How To Install a Wireless Card in an ASRock Motherboard
Backstory and Stuffs
I had a Linksys wireless USB. I decided it was the problem. I bought an Asus USB. It was also a problem. I exchanged it for a new Linksys USB. It was a worse problem.
So I finally went back and asked the guys if there truly are any benefits to using a wireless card that goes inside the computer tower itself. What a revelation, they finally told me YES, it’s much better! God forbid they tell me this tasty piece of advice when I’m buying and having them build my computer, oh no… But hey, better three months later than three years of shoddy internet later, right?
Point being…I came home with a shiny new Asus wireless card. Now, I’ve never cracked open a computer tower in my life before, so what ensued was equal parts comical, confusing, and frustrating as hell. But in the end, I turned my computer back on and I had five gorgeous signal bars. (Mind you, my brand new Linksys USB was only giving me two.) I was stoked! And then zonked to sleep soon after. So, for any of you wanting to know precisely how to install a wireless card in an ASRock Motherboard, here you be…
For the Record
This is actually MUCH easier than it looks and sounds…the only reason this isn’t a three-sentence tutorial is for other girls out there like me who might want more details than, “Install it in a slot inside your tower, run drivers and connect to a network.”
The wireless card
A small screwdriver
Choose a Wireless Card
I went with an Asus PCE-N15 PCI-E Adapter Wireless-N 300Mbps for $34.99, though they had slower ones for less. However, this puppy was five bucks cheaper than the piece of crap USB I had previously, and it has a $10 mail-in rebate. Suck that, Linksys!
Open Your Computer Tower
Shut down your computer, turn off the power button on the back panel, and unplug that sucker from the wall. If you don’t have lots of cords, I’d just yank out what’s plugged in there, too, and move the tower out from your deep, dark computer hole, into some light where you can see what you’re doing. Some cases just pull apart, but if you’re not that lucky, use your screwdriver to take off the two screws on the back right side of the case, and that panel should just fall right off, exposing your motherboard in all its intricacy. If you open your tower and see a solid wall of smooth boxes and matted wires, you’re on the wrong side. I would know, I did this, first. Don’t lose the screws.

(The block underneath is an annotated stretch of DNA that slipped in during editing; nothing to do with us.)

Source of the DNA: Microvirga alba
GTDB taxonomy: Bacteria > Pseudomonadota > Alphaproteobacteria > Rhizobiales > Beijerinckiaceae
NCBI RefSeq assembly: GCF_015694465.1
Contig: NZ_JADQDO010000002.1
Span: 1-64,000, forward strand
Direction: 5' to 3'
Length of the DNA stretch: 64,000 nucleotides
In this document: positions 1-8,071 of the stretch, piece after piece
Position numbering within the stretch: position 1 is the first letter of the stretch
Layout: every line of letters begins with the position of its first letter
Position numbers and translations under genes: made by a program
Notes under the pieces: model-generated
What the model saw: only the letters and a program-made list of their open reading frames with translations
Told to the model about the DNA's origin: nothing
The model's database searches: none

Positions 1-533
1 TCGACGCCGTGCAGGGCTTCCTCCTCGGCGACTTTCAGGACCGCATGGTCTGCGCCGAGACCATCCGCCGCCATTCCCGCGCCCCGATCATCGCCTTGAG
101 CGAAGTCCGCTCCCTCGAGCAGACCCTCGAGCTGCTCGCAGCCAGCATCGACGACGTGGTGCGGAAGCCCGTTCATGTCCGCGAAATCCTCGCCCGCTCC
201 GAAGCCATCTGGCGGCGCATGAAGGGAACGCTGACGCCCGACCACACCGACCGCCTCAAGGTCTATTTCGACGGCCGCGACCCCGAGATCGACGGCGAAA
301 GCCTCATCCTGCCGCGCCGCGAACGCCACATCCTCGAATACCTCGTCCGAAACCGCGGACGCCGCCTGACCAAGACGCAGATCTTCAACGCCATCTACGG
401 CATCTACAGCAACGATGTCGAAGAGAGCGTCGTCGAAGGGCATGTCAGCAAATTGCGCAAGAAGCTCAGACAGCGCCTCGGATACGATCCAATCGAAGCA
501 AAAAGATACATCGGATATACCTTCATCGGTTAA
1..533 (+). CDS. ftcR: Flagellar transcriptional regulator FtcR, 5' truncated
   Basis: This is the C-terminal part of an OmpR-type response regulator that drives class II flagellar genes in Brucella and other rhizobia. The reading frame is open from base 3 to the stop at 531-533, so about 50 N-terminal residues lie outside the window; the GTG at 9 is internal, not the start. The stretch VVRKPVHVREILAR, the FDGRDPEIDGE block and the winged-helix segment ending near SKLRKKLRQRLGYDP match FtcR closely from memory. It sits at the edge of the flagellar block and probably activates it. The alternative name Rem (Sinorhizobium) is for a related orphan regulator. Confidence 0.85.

Locate the Wireless Slot
Take your wireless card out of the box, and kindly don’t leave your fingerprints all over the green part. There should be a bracket side, two smooth sides, and a side that has two little gold tabs on it. Look at your motherboard and find the slots that fit those two tabs…there should only be one slot that size – most the others are really long, or are actual ports meant for plugging things in. Hold up the card to the slot and have a look-see. Is there anything blocking it going in? Is there an opening that leads to the back of your tower, or is there a cover or bracket blocking it?
Covers and Brackets
If there is a blockage, grab that screwdriver again and find the screws on the back panel that hold the offending cover/bracket in place. Unscrew them and don’t lose them, and pop out the bracket so you’ve got a space for your wireless antenna to poke through and say hi. Now go ahead and gently fit the card into the slots and make sure the card’s bracket is flush against the back panel. There should be a hole that lines up with the back panel where you removed the screw before, and you should be able to see the indicator lights from the card poking through the back of your tower. Replace your screws.
Fit your tower back together, replacing any screws from the side panel. If your wireless card came with antennas, carefully screw those in from the back panel, then fold them upwards.
Plug your computer back in, flip the power switch on the back panel, and then turn your computer back on. Your wireless card should have come with a CD in the box, so go ahead and pop it in and click Run if your computer asks you, then click the Install Drivers button and follow the onscreen instructions. At the end it will ask you to re-start your computer.
Connecting to a Network
After you re-start, there should be a new icon on your desktop, named for the brand of the wireless card. Double click it to bring up a list of available internet networks. Find yours, click it, and hit Connect. It will pull up some info about your network, just hit Next, then on the following page, under Wireless Network Key, type your password. (Woe be unto you if you don’t know what password you chose when you installed the original router.) Then click Save, and if that doesn’t automatically give you lovely consistent internet, scamper back to the list of networks, choose yours again, and click Connect. Voila!